The real truth about the dark side of mindfulness | Sunday Observer

The real truth about the dark side of mindfulness

12 June, 2021

Mindfulness has spread across the world. It’s made its way into mainstream society. But there’s one thing that makes me utterly sad about our predicament.

While mindfulness has spread like wildfire, there’s one essential ingredient that is lacking — Love.

Let me explain.

I recently came across tons of articles talking about the ‘Dark Side of Mindfulness’. As I went on reading, there were two key points I noticed:

First, the people talking about the ‘Dark Side’ were themselves not regular practitioners

Second, they’ve not studied the techniques deeply.

You might think that just because they’re using scientific studies to back their points, they should be right.

The problem is that it’s not true. For one, science looks at mindfulness with a robotic, mechanistic lens. Any philosophy, whether Buddhism or Yogic, is much more than meditation techniques.

Most scientific studies are done on untrained, or regular people. This is done often to see what kind of impact meditation has on someone who’s never done it before. But beyond that, this represents a false reality.

Let’s look at a few points that stood out to me while reading these pieces.

Emotional Detachment

The first argument that people make against mindfulness is it leads to emotional detachment. Let’s see what they say. (I’m paraphrasing)

By detaching yourself from your emotions, you lose any sense of happiness. Not only do you lose the reaction to negative thoughts but also towards positive ones. You forget to enjoy a good sunset or appreciate the beauty in anything.

People try to leave their negative baggage behind while trying to keep the positive one.

As a result, they feel depressed or unhappy after practicing mindfulness.

People then start to avoid problems or critical thinking leading to a vicious cycle of repeated escapism


One central teaching of mindfulness is acceptance. Attachment to anything will lead to suffering.

Even if people realize this, they go haywire. As I said, Love is the missing piece of the puzzle here.

People think acceptance is passive — like a cow standing in the storm with a poker face. Far from it!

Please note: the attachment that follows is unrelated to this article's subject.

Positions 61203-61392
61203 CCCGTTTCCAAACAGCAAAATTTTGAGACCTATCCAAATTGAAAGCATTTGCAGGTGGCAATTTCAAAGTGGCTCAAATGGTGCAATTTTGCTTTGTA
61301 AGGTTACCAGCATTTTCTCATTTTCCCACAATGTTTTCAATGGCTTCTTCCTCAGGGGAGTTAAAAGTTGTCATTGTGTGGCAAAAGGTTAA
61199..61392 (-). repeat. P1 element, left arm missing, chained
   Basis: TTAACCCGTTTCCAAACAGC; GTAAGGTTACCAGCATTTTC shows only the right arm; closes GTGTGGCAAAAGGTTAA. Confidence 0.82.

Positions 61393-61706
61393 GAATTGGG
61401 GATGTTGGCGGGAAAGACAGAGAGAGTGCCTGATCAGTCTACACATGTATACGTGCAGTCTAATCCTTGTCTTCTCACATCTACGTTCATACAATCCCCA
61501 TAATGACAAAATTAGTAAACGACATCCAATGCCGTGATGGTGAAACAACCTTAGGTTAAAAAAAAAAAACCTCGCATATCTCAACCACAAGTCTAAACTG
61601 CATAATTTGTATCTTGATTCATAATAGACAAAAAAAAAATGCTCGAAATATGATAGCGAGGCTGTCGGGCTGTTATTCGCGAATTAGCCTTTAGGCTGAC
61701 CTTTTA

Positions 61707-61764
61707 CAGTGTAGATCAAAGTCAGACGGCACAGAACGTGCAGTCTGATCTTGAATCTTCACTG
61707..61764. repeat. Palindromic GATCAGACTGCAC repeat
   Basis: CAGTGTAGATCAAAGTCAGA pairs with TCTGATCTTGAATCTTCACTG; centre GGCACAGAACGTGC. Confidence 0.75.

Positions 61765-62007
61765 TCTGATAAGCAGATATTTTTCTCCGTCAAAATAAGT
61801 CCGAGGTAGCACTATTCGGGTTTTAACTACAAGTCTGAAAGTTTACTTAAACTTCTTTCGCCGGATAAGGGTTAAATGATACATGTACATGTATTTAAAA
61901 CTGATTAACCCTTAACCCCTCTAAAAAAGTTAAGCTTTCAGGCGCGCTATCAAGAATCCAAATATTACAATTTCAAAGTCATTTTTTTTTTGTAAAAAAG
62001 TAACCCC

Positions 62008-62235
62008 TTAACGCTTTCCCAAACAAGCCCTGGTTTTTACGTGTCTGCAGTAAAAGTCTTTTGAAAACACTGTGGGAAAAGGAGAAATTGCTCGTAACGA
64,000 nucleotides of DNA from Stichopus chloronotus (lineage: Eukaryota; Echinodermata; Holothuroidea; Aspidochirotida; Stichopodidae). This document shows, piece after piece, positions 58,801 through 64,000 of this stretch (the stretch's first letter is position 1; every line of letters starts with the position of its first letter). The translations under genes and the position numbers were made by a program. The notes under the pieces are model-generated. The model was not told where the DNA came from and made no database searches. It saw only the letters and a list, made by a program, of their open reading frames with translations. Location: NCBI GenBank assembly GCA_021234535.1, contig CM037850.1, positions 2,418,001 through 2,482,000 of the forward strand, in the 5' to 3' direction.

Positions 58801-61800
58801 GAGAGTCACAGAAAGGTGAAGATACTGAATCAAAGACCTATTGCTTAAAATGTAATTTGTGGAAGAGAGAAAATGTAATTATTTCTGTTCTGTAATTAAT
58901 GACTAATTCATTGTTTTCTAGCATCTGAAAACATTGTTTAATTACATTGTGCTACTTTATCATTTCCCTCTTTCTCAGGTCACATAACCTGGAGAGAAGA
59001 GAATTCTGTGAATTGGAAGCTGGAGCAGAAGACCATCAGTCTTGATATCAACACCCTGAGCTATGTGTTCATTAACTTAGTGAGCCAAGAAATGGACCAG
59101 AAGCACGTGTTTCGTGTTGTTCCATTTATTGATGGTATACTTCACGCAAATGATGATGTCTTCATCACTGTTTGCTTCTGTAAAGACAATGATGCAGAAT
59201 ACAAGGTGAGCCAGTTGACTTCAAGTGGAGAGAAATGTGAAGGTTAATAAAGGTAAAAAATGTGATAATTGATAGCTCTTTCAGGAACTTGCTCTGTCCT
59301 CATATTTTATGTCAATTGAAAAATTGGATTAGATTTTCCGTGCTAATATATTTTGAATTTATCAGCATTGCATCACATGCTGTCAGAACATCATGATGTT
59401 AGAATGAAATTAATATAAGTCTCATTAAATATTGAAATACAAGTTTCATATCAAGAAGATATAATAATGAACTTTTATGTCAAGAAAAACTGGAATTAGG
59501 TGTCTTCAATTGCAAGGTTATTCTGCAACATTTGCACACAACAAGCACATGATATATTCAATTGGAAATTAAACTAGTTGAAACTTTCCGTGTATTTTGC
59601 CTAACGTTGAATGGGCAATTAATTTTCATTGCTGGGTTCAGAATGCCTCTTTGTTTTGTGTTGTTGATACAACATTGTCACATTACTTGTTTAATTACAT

It’s about the joyful acceptance of what life gives you. Instead of fleeing the scene at the slightest sign of trouble, mindfulness teaches us to see things as they are. To prevent our emotional reactions from going on a roller coaster.

The kind of passive acceptance everyone talks about, will of course make people numb. We have to practice joyful acceptance.

Do you think the saints and sages of all religions were numb, feeble-minded cowards? No! They shook the world with their teachings (Think Buddha, St. Teresa of Avila, and Paramahansa Yogananda).

They accepted things as they are. But they also played a crucial role in uplifting society instead of escaping from the problem.

To sum this up, it’s not about overcoming emotions or complete detachment. It’s about transcendence.

When you transcend the emotions, you find a higher source of happiness. If you escape reality or try to find happiness in this world of duality, you’ll be utterly disappointed.

The societal iImplications

The second argument is when everyone starts thinking that the problem ‘is in their heads’ (as is often taught by mindfulness), no one will do anything about it.

Mindfulness teaches us that real suffering is inside us. That it’s not in the situation but in our reaction to the situation. But it doesn’t teach us to sit back and see the world or our community being destroyed.

Once you master yourself and your reactions, you can respond and not react.

Only by overcoming your own (mental) suffering, can you take the right action.

Feeling nothing

People often say that they feel numb after practicing mindfulness. They can’t enjoy anything. And there’s no excitement. This problem can actually be solved with all the things I mentioned above.

Why? Because you’re not enjoying things from your little, egoic self. You’re enjoying them with the joy of God! I can’t overstate this simple fact.

This is a great delusion amongst many modern meditation practitioners and teachers. If we try to see meditation as just a focus-enhancing technique, of course, it will be boring. It will of course make you numb.

The real problem with mindfulness

We need to stop thinking of meditation as just a technique and embrace the philosophy that comes with it. No matter what philosophy you accept, love, compassion, and kindness will inevitably be a part of it.

In that sense meditation is only a part of the teachings. It’s not the whole teaching.

Meditation supports and is supported by a lot of factors.

It never plays solo, it’s part of a larger orchestra inside our own being.